I've seen both, so obviously both were used, but are there circumstances that determine which option to use? Or is it something that changed over time?

1 Answer 1


Allen and Greenough (§50) refer to vesper as a second declension noun, except that it takes the ablative vespere and the locative vesperī.

Gildersleeve and Lodge provides more detailed guidance, citing the 2nd, 3rd, and 1st declensions:

Vesper, evening, has Acc. vesperum; Dat. Abl. vesperō; Pl. Nom. vespera of the Second Declension; Acc. vesperam; Abl. vesperā of the First; Gen. vesperis; Abl vespere; Loc. vespere, vesperī of the Third. (§68)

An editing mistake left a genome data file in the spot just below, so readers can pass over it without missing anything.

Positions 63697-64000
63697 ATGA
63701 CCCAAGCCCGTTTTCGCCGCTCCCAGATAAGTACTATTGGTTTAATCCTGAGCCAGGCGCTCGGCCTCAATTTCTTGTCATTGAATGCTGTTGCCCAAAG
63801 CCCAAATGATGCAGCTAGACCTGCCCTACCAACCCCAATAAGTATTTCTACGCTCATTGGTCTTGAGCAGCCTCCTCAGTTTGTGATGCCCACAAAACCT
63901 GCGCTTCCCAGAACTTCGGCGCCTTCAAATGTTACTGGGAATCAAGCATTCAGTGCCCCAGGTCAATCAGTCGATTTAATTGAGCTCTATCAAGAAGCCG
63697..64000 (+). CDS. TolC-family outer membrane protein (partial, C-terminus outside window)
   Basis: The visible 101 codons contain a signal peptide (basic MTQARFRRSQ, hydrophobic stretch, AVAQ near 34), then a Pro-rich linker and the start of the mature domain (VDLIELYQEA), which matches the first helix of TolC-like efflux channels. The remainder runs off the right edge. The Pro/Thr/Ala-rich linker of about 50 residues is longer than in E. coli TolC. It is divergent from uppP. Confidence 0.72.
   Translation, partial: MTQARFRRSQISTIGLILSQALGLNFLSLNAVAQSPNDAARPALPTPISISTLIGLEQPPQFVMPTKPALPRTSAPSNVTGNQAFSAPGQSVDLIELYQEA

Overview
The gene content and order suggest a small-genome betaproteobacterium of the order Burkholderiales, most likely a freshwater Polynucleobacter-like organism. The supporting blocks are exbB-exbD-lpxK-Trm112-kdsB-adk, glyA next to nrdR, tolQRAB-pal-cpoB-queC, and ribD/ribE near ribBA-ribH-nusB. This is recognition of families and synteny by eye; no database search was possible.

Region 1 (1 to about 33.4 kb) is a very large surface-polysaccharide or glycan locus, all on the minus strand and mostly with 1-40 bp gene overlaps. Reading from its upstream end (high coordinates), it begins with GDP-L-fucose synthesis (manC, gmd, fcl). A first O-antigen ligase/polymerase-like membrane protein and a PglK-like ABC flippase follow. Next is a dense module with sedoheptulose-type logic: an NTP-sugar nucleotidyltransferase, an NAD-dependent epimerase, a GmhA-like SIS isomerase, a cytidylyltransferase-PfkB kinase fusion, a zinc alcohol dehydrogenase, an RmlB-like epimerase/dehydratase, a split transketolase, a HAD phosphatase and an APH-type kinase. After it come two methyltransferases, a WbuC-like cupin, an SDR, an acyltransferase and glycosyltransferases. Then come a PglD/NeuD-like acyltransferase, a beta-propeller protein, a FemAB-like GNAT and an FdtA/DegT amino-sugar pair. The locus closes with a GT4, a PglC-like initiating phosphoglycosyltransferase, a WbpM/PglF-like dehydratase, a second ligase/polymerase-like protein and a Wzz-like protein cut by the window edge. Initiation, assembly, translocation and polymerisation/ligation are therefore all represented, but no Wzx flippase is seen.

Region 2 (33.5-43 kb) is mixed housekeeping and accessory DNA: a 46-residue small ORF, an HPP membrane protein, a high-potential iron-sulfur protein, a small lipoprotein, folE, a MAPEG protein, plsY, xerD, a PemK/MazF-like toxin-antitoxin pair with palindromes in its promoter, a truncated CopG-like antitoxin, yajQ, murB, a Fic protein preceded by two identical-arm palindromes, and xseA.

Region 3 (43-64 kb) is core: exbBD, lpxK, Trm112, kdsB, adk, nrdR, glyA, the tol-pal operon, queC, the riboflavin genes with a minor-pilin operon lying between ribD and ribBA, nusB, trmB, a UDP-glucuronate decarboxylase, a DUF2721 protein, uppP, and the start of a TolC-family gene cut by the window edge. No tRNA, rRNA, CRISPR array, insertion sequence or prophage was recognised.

Theophilus Hall keeps it simple:

Vesper (also vespera), the evening has, according to the Second Declension, the acc. vesperum, but the Abl. usually according to the Third Declension, vespere, verperī. (§53)

Leonhard Schmitz is the only source I've found that suggests a different declension depending on meaning. In §81 he suggests that the meaning evening uses the second declension except for the ablative's third declension, while the meaning evening star always uses the second declension.

Overall, the general guidance is that the second declension is preferred except in the ablative, where the third declension is normally employed.

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